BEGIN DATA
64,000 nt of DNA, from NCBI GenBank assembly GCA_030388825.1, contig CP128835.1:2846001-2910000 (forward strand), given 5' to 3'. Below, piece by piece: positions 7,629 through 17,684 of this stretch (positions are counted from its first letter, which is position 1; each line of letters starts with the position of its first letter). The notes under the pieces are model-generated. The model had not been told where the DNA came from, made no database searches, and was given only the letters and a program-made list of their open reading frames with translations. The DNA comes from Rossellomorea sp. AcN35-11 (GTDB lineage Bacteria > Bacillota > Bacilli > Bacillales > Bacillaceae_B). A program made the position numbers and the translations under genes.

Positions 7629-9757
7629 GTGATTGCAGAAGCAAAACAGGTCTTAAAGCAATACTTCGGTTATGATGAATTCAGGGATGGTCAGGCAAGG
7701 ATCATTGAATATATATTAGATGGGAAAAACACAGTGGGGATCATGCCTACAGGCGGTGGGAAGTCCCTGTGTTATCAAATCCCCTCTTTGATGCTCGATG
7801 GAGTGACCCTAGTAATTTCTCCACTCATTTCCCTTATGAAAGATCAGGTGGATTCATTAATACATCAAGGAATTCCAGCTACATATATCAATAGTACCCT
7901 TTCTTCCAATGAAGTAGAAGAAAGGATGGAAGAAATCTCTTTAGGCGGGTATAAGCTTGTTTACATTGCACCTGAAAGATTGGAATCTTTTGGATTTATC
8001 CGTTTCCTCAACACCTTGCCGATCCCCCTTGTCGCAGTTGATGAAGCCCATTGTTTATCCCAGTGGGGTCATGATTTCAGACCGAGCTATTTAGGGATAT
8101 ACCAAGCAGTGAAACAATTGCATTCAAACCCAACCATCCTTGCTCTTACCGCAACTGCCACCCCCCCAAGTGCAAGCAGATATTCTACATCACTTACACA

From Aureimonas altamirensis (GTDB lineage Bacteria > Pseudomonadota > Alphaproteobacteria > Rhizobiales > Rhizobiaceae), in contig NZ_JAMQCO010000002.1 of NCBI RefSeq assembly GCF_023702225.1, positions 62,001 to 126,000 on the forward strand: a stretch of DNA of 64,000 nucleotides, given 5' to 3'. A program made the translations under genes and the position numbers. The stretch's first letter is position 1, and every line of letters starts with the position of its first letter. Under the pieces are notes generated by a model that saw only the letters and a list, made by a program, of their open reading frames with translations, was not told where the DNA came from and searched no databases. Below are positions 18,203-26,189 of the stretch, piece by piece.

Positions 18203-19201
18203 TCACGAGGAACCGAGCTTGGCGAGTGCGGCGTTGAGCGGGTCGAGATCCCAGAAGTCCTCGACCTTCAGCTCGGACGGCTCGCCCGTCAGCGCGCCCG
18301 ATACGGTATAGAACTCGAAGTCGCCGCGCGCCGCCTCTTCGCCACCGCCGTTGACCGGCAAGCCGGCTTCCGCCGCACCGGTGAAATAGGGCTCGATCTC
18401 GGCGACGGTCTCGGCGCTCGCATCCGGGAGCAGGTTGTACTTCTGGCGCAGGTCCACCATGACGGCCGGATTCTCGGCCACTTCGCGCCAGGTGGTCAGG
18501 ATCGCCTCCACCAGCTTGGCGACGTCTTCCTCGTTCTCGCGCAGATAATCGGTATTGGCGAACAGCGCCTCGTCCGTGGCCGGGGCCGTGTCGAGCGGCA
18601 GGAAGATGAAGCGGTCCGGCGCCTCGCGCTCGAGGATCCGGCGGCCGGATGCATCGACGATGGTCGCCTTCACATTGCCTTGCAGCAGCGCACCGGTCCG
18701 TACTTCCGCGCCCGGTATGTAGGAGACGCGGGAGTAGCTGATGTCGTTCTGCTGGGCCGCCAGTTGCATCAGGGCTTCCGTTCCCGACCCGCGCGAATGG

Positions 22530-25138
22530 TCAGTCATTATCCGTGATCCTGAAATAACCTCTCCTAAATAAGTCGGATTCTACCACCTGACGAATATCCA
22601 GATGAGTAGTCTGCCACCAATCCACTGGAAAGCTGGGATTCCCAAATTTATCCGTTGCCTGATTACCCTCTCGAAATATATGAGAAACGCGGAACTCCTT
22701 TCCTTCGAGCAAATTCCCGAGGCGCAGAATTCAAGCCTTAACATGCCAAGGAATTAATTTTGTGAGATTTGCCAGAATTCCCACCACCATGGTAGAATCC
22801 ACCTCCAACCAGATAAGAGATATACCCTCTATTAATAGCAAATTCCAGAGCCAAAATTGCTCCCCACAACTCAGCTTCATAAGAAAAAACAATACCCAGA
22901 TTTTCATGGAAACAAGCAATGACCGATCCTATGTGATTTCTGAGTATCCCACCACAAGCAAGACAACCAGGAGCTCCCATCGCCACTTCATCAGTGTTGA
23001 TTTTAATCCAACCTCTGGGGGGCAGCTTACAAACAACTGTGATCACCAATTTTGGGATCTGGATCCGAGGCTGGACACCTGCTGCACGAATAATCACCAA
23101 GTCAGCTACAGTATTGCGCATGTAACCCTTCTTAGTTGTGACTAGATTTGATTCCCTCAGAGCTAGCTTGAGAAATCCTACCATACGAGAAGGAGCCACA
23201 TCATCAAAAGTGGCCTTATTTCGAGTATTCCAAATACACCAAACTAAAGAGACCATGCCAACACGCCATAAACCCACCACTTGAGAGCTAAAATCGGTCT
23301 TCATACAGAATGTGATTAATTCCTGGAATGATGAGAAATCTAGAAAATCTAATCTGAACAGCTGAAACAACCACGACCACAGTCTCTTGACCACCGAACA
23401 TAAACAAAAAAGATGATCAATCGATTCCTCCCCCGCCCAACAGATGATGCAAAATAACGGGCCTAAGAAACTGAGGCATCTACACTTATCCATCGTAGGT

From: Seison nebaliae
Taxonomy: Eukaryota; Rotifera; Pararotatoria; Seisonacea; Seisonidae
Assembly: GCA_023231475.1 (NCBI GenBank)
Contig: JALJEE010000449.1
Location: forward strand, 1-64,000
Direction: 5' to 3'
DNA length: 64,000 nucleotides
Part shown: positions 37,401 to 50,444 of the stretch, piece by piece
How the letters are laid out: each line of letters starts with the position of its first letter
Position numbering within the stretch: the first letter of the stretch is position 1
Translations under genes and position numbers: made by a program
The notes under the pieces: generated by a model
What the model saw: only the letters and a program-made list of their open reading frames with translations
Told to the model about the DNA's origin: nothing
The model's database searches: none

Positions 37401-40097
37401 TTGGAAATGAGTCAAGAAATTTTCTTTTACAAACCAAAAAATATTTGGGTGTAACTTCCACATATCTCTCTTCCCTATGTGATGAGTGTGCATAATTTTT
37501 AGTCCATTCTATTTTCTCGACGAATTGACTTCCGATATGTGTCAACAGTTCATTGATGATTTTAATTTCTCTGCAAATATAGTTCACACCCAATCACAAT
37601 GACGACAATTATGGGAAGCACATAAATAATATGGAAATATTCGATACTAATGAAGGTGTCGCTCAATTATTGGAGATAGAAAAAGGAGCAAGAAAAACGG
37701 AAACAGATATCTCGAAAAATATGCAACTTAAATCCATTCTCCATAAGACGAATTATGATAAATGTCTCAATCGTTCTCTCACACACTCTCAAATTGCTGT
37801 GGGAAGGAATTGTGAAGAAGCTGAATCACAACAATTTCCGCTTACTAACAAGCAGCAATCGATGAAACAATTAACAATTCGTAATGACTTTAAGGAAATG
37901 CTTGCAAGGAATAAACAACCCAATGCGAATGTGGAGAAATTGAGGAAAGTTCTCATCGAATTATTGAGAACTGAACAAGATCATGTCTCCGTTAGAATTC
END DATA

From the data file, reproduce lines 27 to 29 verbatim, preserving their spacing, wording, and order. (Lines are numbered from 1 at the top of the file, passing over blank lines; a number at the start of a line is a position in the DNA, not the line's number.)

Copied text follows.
23401 TAAACAAAAAAGATGATCAATCGATTCCTCCCCCGCCCAACAGATGATGCAAAATAACGGGCCTAAGAAACTGAGGCATCTACACTTATCCATCGTAGGT

From: Seison nebaliae
Taxonomy: Eukaryota; Rotifera; Pararotatoria; Seisonacea; Seisonidae